Not only do the production and art elements look great, but Bong handles the action and visual direction appropriately. There is rather large battle about halfway into the film that never lets up in its intensity except for a deliberate moment of black levity in the middle and then towards the end. And it's moments like that, where Bong characteristically infuses an element of dark comedy into a dramatic moment without actually breaking that moment, that makes this film distinctively his and an auteur piece. The actors, on the other hand, seem to be given a bit of a free reign and several of them end up going very big and chewing the scenery. Normally, this would be highly distracting, but it actually works well with the overall elevated tone of the film and both Swinton and Alison Pill manage some particularly memorable performances, while actors like Chris Evans, Song Gangho, and John Hurt are a much more grounded counterpoint. This works because it also creates a distinction between the tail-enders and the front-car people.

That said, with so much around class conflict and actual plot stuffed into its running time, characters and plot are underdeveloped and some of the themes and sledgehammered in order to make the film's point. The lack of nuance isn't so much an issue since the film's tone is generally elevated anyway, but the underdevelopment of story really hurts by the film's end. At the finale, Song Gangho's character and story is so underdeveloped that he is simply unable to carry the humongous thematic weight of his final actions. This wouldn't be a problem except that Namgung Minsoo's actions have such a tremendous impact on the film's ending that it almost negates the value of Curtis' own story and choices as well as the wonderful final twist, which actually are pretty well developed. As it stands, Namgung's story either needed to have been given more weight in the film or his final actions should have been nixed from the story altogether.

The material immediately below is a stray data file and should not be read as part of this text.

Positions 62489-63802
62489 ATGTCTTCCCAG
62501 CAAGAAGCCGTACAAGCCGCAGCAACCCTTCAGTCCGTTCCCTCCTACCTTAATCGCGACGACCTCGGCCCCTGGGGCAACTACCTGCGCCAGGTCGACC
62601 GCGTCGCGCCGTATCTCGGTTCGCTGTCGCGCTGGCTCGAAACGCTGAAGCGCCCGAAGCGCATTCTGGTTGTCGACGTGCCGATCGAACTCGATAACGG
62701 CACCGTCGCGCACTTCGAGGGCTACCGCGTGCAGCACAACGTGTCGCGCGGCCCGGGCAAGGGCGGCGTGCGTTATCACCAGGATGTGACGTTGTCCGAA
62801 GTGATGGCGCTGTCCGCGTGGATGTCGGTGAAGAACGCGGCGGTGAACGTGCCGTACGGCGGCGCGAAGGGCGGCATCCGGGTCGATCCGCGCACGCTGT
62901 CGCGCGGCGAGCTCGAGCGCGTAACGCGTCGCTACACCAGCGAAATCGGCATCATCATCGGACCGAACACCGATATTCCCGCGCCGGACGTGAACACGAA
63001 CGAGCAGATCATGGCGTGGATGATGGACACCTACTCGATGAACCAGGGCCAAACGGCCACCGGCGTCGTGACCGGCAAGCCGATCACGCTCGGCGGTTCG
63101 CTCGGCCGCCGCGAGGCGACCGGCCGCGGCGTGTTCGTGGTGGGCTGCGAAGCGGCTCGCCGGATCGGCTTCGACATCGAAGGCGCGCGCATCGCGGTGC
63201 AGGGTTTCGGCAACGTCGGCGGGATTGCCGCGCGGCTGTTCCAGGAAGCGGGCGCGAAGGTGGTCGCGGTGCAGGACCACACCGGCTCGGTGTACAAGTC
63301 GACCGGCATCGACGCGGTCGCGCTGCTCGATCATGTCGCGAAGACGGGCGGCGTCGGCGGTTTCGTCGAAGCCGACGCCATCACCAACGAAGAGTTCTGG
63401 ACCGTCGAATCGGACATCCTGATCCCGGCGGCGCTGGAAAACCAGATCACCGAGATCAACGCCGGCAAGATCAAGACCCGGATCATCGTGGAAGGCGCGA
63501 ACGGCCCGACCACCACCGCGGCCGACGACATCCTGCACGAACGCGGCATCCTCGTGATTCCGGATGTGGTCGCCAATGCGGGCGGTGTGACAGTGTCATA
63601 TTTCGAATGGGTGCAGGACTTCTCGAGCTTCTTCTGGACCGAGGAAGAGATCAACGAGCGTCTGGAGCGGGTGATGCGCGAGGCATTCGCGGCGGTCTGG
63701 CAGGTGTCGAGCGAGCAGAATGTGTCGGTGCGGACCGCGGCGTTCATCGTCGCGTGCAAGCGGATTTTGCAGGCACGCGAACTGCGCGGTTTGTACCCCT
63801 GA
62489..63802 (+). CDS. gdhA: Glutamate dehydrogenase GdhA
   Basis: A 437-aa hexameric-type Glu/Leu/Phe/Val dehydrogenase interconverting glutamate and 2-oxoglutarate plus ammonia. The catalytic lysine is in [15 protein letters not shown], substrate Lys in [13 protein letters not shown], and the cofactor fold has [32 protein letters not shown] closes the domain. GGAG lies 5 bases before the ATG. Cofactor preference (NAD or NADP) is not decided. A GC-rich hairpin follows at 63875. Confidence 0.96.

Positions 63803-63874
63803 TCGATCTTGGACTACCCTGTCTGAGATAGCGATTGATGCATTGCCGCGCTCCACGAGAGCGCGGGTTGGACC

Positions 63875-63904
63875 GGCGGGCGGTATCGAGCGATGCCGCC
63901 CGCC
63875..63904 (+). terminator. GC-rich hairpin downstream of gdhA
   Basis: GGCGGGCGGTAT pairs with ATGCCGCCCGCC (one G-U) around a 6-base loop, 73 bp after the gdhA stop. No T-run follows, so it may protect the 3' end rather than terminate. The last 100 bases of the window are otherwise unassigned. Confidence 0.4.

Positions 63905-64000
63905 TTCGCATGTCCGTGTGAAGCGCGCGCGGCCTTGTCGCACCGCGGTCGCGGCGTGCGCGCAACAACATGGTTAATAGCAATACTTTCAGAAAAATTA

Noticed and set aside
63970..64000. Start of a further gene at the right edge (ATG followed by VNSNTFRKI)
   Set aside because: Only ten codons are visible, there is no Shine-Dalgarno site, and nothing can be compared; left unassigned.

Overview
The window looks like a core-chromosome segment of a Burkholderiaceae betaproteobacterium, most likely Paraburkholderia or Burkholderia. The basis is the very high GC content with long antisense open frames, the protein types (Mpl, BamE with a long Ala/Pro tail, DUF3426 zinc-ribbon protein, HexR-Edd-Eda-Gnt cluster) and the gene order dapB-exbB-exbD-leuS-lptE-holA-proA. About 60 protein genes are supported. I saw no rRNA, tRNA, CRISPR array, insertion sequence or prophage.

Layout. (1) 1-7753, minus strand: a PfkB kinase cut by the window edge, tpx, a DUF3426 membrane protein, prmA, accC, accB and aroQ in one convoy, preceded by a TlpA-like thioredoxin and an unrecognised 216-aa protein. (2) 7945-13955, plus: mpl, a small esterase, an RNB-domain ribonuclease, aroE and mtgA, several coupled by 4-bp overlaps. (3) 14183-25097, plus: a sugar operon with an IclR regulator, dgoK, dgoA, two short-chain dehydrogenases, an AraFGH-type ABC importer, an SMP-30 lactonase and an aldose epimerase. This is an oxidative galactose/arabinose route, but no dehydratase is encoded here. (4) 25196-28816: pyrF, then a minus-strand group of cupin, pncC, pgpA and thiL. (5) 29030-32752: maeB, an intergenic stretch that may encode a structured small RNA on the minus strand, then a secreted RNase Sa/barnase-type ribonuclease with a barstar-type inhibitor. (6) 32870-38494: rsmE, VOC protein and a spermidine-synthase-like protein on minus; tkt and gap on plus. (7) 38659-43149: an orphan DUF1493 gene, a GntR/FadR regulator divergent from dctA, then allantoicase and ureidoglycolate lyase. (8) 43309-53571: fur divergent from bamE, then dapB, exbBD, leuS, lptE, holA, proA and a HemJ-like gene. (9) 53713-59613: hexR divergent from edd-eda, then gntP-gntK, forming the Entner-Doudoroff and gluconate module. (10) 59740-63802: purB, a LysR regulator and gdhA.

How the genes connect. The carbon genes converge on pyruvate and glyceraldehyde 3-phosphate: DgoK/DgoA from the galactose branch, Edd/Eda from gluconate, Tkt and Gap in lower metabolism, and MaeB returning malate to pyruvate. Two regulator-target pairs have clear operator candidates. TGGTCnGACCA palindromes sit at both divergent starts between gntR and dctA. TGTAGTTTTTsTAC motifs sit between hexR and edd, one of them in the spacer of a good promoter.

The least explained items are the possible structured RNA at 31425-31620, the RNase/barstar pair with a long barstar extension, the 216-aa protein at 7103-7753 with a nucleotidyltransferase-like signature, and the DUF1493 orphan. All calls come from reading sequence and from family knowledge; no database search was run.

The story also struggles with a number of minor logical issues, which alone might not have been too distracting, but in aggregate served to regularly explode my brain while watching the film. Some of these issues simply deal with impossibility of what I was seeing, like a completely impossible long-distance battle that occurs between two distant train cars in the mile-long train. Others deal with inconsistent characterizations that get blown up after final act reveals and twist, like Curtis's reaction to the truth of the protein bars. And then there is that one nameless henchman (Vlad Ivanov)'s implausible, unnecessary, and distracting indestructibility.